Calls for more teams in Cricket World Cup

2018-03-31 17:14
Sandeep Lamichhane (Getty Images)

New Delhi - Nepal's cricket sensation Sandeep Lamichhane on Saturday urged the game's administrators to increase the number of teams in the World Cup and give associate nations a better chance of playing on the sport's biggest stage.

Lamichhane, 17, and his team-mates made history earlier this month when Nepal gained one-day international status at the World Cup qualifying tournament in Zimbabwe.

The 2019 World Cup in England and Wales will have 10 teams - including the West Indies and Afghanistan, who won their spots in tournament through the qualifiers.

Lamichhane - the first Nepalese player to land an Indian Premier League deal - believes the International Cricket Council should give more opportunities to up-and-coming teams.

"Every player from every country dreams of playing (in) the World Cup," the leg-spinner told reporters in New Delhi on Saturday.

"ICC should have increased the number of teams so that every player gets a chance to play (in) the World Cup and grow their cricket to the top level."

He has come a long way from competing against players from associate nations to playing with some of cricket's biggest stars in India's cash-rich Twenty20 tournament.

The IPL's Delhi Daredevils paid $318 000 to sign him in January.

Now Lamichhane, who has been likened to spin legend Shane Warne, is being coached by World Cup-winning former Australia captain Ricky Ponting.

"He is a fantastic player from his era to now and it's a precious moment to share a dressing room with him," Lamichhane said of the batting great.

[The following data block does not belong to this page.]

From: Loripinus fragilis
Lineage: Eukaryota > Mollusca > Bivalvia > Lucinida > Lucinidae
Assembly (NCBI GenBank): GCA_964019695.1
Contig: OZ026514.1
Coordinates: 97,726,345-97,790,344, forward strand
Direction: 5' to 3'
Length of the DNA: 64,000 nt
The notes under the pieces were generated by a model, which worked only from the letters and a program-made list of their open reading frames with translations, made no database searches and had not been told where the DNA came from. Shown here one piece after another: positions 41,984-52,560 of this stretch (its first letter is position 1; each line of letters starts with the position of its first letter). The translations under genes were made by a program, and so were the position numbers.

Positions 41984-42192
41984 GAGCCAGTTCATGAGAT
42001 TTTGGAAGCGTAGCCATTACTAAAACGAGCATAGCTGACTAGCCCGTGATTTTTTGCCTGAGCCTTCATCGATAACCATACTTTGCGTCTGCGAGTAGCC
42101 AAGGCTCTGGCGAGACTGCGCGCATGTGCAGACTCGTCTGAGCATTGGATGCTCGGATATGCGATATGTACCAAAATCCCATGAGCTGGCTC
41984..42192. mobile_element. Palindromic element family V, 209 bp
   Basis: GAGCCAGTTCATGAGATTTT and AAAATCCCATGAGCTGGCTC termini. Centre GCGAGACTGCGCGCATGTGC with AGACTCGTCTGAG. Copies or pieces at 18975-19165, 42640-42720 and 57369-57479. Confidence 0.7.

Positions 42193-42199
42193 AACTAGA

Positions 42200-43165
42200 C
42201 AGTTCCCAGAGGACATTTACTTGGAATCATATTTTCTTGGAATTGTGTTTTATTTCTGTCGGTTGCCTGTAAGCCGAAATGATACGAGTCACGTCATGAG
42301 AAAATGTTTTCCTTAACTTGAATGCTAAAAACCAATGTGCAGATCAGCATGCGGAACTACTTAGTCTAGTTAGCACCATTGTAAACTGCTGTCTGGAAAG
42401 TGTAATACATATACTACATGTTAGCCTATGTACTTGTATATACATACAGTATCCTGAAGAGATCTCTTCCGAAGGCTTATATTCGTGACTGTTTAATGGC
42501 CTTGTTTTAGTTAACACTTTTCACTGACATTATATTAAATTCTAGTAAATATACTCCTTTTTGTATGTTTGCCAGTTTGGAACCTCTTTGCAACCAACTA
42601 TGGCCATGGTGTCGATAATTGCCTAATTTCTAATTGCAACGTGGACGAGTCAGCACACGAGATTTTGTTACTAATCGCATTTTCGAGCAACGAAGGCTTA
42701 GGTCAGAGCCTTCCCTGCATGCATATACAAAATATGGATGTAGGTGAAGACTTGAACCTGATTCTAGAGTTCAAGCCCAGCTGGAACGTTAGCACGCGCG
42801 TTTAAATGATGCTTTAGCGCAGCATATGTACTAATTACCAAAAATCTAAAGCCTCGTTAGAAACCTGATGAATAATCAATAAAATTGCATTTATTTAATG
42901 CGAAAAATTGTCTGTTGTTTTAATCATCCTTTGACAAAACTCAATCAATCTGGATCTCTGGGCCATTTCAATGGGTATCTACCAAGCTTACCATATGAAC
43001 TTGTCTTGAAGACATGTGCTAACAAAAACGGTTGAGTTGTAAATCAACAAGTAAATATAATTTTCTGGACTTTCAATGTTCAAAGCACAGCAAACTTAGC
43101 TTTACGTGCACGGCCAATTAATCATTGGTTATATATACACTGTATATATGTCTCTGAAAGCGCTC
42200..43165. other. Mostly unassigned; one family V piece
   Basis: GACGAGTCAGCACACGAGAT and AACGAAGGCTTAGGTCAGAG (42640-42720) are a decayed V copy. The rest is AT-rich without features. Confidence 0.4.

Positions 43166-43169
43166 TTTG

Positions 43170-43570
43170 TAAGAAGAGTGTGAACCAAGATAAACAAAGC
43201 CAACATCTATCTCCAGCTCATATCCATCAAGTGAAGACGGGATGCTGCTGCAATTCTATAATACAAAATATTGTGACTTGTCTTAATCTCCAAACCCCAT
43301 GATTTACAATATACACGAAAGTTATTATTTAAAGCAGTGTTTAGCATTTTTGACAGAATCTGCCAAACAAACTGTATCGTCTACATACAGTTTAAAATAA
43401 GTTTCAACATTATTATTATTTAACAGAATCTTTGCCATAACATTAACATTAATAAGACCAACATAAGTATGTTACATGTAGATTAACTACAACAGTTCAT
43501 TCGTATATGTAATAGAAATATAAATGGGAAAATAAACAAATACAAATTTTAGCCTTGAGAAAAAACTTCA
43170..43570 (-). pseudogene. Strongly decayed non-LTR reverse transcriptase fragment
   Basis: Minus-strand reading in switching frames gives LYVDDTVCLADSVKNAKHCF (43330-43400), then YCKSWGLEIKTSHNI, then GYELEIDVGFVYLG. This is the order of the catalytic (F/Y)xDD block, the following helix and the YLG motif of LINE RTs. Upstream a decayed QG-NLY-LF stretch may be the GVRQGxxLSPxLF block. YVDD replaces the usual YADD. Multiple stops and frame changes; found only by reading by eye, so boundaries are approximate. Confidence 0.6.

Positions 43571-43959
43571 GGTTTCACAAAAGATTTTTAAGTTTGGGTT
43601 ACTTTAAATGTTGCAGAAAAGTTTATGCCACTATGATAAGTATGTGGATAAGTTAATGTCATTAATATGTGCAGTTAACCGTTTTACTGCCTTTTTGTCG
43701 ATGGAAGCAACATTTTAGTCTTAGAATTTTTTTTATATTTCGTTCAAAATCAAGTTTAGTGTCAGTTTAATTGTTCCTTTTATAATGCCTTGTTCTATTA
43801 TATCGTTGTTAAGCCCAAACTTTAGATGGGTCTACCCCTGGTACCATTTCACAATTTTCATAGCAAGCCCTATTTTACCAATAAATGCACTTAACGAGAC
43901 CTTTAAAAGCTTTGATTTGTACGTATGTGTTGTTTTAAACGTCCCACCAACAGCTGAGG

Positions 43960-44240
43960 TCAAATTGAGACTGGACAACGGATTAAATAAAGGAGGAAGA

The Nepalese teenager also trained at Michael Clarke's cricket academy in Sydney after he was spotted by the former Australian skipper at the Hong Kong T20 Blitz tournament in 2016.

The same year, the Cricket Association of Nepal (CAN) was suspended by the ICC because of political interference by the Himalayan nation's government.

Lamichhane is hopeful that his IPL stint will be the start of a new era for Nepal's cricketers.

"We were nowhere in cricket in the last two years (but) after getting ODI status recently we are getting lots of opportunities," he said.

"I think (the IPL) is a great opportunity for me and it will help grow our cricket back home.

"We want to remain... an ODI nation and we want to play Test cricket as well."

Lamichhane added that exposure at the game's highest level will help bridge the gap between players from associate nations and cricket's powerhouses.

At Delhi, he will be joined by Australian all-rounder Glenn Maxwell, New Zealand pacemen Trent Boult and South Africa's Kagiso Rabada.

"Some of the balls which can't be hit by associate players, (top players) can smash them anywhere," Lamichhane said.

The "difference is experience, we don't get to play those big games. We don't get that kind of exposure."


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